process, thus zinc status is particularly important in times of high tissue reformation, as seen in trauma and sepsis. In animals a zinc deficient diet maintained for two weeks resulted in a severe impairment in the ability to generate a cytotoxic response to a tumor challenge, which was reversed with zinc administration. 4 Immunological consequences as a result of deficiency are evident by alterations in numerous cellular types including a decrease in interferon-gamma (IFN-g), interleukin-2 (IL-2), and tumor necrosis factor-alpha (TNF-a), as well as decreased NK cell lytic activity, resulting in a decreased percentage of T cells.5 Zinc deficiency has been associated with both thymic atrophy and lymphoid tissue atrophy.6, 7
Zinc is also an important component in blood sugar stabilization, as insulin production is a zinc dependent process. Structurally, insulin contains two to four zinc atoms as part of its crystalline structure, thus a constant zinc supply is essential for normal function. Furthermore, low zinc status has also been observed in women with osteoporosis and osteopenia. 8
The production of the transporter protein metallothionein (MT) is dependent upon zinc s status. As a result of deficiency or with low dietary zinc, gene expression is impaired, resulting in low levels of MT. Although the function of MT is unclear, it is thought to be involved with protection against metal toxicity, regulation of physiological metals, specifically zinc and copper, and in protection against oxidative stress. 9, 10 In one study MT was demonstrated to be an extremely efficient hydroxyl radical scavenger.11 MT has also been correlated with the suppression of mitochondrial oxidative stress, consequentially attenuating early-phase cardiac cell death, and shown to result in a significant preventative effect on the development of diabetic cardiomyopathy. This effect was correlated to MT’s suppression of mitochondrial oxidative stress.12 A separate study deduced similar conclusions, whereby zinc supplementation resulted in the deterrence of diabetic cardiomyopathy, which was attributed to zinc-induced cardiac MT induction.13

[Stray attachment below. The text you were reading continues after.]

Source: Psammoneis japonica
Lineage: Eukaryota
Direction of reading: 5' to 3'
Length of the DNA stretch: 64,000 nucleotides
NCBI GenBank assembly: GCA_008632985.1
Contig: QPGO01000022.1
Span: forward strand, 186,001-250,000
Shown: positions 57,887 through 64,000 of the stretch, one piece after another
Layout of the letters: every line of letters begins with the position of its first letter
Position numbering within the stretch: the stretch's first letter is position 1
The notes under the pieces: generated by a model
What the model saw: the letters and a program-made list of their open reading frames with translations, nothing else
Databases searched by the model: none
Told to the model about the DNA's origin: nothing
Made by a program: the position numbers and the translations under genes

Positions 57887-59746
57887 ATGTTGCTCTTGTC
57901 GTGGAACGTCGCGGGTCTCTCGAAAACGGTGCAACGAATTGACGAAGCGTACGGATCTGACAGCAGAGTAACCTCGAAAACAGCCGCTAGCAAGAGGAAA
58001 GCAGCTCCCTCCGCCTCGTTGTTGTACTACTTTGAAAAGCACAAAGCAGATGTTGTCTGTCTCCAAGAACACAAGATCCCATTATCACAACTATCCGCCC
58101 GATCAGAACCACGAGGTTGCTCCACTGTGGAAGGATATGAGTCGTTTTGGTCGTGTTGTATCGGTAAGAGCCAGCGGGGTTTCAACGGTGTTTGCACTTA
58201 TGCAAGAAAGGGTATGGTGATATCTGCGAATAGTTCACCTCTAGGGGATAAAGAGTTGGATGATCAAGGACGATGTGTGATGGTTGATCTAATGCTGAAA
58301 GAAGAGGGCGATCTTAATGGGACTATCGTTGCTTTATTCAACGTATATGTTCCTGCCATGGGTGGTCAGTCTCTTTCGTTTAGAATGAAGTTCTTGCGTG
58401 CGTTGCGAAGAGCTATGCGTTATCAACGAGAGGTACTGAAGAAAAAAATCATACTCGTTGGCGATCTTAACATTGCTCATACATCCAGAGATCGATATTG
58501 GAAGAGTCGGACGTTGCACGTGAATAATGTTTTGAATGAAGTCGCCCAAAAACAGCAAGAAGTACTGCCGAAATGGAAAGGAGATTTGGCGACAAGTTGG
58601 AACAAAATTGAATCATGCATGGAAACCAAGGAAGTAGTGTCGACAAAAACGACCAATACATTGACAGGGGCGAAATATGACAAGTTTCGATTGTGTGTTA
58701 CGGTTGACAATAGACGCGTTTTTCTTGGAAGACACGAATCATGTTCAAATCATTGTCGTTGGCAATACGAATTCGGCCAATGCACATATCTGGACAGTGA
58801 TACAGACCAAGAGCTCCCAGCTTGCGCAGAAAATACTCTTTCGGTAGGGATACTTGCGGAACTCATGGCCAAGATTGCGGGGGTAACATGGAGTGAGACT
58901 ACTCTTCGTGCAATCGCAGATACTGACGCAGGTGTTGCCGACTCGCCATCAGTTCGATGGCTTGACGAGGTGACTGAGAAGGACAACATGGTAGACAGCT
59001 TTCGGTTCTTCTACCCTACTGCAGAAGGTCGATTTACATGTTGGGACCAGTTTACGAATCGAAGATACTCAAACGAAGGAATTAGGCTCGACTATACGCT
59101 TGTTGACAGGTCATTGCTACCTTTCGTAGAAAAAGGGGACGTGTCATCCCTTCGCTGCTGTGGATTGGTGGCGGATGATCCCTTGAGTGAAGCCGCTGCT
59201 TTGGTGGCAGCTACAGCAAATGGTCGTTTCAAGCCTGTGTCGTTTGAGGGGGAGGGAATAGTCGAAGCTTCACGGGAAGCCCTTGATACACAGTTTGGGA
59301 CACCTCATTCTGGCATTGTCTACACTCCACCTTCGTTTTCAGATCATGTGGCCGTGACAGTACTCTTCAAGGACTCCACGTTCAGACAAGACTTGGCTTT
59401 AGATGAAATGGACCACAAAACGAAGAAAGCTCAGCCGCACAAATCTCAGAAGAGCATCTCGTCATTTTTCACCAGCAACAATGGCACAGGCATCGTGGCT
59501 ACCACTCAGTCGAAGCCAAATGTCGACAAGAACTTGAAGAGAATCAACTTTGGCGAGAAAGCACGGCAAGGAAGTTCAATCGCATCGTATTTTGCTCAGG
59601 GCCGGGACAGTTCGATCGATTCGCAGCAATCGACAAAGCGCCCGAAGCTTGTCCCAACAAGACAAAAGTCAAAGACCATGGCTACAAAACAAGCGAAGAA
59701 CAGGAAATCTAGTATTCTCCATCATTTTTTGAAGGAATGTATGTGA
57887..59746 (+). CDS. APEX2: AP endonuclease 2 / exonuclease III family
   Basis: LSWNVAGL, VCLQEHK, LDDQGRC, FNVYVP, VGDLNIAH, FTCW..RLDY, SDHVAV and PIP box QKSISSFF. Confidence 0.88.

Additionally, zinc is virtually absent in highly refined foods, thus is likely deficient in individuals consuming this type diet. Taken together these studies and others demonstrate the beneficial roles of oral zinc.
On a cautionary note, supplemental copper is recommended with long-term zinc supplementation.
Zinc deficiency is generally widespread in the American population. Because of its involvement in an abundant number of physiologically different enzymatic processes, deficiency encompasses a wide array of symptomatologies, and may be broad reaching.